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Dogs and cats are often infected with the dog tapeworm, Dipylidium caninum. Gravid proglottids may actively migrate from the animal’s anus or from fecal material and disintegrate, spreading tapeworm eggs in the environment. Larvae of dog and cat fleas (more rarely the dog louse and the human flea) ingest the eggs and act as intermediate hosts, with the tapeworm larvae maturing in the flea. When a dog or cat ingests an infected adult flea, the larvae are released, and the adult tapeworm develops in the animal’s small intestine about 1 month after infection. A single flea may contain multiple tapeworm larvae, and infection with more than 1 tapeworm is possible.1,2


Humans can acquire the infection by accidental ingestion of an infected flea. Dipylidiasis in humans is much more common in young children and infants than in adolescents and adults; infection in a 5-week-old infant has been described. As in animals, the larvae in the child grow to maturity in the small intestine, and gravid segments of the adult tapeworm continually detach singly or in chains and migrate out of the anus, independently of stool.2,3


Clinical Manifestations, Diagnosis, and Treatment


The infection is often asymptomatic, but some patients may show loss of appetite, indigestion, abdominal pain, diarrhea, anal pruritus, poor weight gain, and irritability. Clinically, an initial diagnostic suspicion may arise from the description of the worm given by the parent or caretaker. Eosinophilia and urticaria have also been described, but are not consistent findings.4


The diagnosis is made by the identification of excreted proglottids or the finding of characteristic egg packets in stool. Routine fecal examinations may be falsely negative, because the eggs disintegrate rapidly, are not routinely released in the intestine, and proglottids migrate out of fresh fecal specimens. The first sign of infection is often the appearance of the proglottids on the stool or in the infant’s diaper. A common error is to assume that these motile objects are pinworms or fly larvae. The parent should be asked to collect the proglottids in saline (alcohol or other fixatives make the proglottids opaque and brittle) and bring them to the laboratory. Compression of the proglottid between glass microscope slides will reveal the bilateral genital pores.1,3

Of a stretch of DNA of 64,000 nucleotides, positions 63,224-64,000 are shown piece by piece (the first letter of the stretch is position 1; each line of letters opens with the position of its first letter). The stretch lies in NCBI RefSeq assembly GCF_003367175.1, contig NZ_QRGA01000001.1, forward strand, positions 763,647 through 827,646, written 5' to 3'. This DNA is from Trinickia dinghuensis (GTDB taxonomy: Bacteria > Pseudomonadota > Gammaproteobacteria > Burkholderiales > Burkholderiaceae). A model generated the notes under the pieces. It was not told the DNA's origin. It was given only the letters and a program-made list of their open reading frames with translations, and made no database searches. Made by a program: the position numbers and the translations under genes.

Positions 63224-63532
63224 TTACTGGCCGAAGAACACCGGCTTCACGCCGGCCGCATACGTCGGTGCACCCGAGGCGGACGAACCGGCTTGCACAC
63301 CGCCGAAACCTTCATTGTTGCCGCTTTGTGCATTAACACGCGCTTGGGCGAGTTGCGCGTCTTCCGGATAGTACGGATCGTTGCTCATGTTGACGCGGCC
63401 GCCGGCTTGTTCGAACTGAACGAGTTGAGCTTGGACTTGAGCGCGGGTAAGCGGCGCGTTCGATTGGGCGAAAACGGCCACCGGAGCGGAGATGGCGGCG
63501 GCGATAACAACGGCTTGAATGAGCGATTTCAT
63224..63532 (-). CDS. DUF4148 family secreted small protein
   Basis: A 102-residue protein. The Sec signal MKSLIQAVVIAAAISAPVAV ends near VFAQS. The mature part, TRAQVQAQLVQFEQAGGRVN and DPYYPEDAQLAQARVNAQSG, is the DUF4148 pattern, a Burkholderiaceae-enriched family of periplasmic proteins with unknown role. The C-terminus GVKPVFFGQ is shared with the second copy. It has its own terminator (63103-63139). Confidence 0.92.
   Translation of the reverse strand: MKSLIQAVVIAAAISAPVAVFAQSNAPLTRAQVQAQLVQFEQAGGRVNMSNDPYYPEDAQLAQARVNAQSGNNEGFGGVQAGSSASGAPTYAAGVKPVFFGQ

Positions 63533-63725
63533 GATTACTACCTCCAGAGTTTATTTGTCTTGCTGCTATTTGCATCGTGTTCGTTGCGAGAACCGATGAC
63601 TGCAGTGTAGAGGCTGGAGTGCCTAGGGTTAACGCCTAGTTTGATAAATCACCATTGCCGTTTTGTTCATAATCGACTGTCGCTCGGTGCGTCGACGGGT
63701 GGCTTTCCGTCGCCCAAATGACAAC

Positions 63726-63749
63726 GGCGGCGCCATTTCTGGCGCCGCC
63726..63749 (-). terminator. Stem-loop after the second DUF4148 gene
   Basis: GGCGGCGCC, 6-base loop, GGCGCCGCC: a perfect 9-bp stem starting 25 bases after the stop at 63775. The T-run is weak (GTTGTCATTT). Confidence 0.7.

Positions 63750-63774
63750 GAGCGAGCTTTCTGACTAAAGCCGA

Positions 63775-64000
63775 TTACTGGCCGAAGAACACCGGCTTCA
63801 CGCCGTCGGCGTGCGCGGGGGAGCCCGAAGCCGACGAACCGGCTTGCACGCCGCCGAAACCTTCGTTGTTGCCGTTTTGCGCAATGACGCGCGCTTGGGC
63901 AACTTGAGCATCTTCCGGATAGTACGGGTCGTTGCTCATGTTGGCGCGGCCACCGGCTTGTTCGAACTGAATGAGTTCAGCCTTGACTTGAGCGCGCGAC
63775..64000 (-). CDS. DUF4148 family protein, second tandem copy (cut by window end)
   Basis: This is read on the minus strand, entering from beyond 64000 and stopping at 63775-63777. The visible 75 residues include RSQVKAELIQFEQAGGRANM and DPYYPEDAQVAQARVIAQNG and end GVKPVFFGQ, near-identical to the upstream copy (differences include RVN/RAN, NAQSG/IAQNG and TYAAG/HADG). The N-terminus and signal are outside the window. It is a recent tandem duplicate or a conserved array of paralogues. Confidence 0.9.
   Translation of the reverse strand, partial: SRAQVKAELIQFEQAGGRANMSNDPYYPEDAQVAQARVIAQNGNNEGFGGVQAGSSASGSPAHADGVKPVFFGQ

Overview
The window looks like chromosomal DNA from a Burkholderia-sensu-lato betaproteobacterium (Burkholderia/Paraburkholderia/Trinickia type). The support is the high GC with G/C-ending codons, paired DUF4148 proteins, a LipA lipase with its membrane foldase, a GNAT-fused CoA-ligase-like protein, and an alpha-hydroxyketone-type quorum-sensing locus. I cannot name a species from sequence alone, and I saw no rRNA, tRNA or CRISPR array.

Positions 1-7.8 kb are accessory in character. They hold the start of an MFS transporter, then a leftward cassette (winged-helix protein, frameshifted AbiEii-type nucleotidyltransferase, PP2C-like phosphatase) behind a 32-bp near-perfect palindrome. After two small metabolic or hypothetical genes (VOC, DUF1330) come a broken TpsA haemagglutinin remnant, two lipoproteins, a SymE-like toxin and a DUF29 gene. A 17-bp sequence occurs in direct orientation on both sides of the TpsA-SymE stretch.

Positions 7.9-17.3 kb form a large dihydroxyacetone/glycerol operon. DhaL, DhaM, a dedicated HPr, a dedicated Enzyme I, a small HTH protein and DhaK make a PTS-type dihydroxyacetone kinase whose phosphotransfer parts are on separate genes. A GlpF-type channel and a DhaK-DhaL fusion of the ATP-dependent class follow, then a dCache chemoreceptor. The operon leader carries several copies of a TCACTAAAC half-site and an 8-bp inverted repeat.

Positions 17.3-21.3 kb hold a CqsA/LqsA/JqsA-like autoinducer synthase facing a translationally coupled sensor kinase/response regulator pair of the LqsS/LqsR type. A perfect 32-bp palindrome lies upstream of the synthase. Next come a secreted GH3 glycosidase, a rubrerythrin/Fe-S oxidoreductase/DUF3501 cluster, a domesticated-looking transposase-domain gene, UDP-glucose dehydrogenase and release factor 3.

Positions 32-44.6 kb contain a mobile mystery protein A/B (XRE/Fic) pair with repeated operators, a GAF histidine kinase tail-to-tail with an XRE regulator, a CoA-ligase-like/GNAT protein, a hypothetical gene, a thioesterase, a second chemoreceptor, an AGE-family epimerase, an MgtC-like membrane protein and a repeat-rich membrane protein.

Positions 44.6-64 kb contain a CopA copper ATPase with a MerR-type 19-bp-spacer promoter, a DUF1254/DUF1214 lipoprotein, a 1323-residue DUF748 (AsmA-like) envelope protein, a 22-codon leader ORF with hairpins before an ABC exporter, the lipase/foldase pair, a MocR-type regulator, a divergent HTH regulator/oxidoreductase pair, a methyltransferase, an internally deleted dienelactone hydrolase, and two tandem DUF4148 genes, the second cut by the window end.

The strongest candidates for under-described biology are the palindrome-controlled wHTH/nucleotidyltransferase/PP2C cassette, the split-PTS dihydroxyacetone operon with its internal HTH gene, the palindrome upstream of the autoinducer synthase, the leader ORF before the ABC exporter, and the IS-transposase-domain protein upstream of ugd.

While human infection is self-limited unless there is repeated exposure from the environment, praziquantel is effective when given in a single dose of 5 to 10 mg/kg. Patients should be informed that the drug is considered investigational by the FDA if used for this purpose. Niclosamide is also effective but is no longer available in the United States.3,4

1. Schantz PM. Tapeworms (cestodiasis). Gastroenterol Clin North Am. 1996;25:637-653.  [PubMed: 8863044]
2. Raether W, Hänel H. Epidemiology, clinical manifestations and diagnosis of zoonotic cestode infections: an update. Parasitol Res. 2003;91:412-438.  [PubMed: 13680371]

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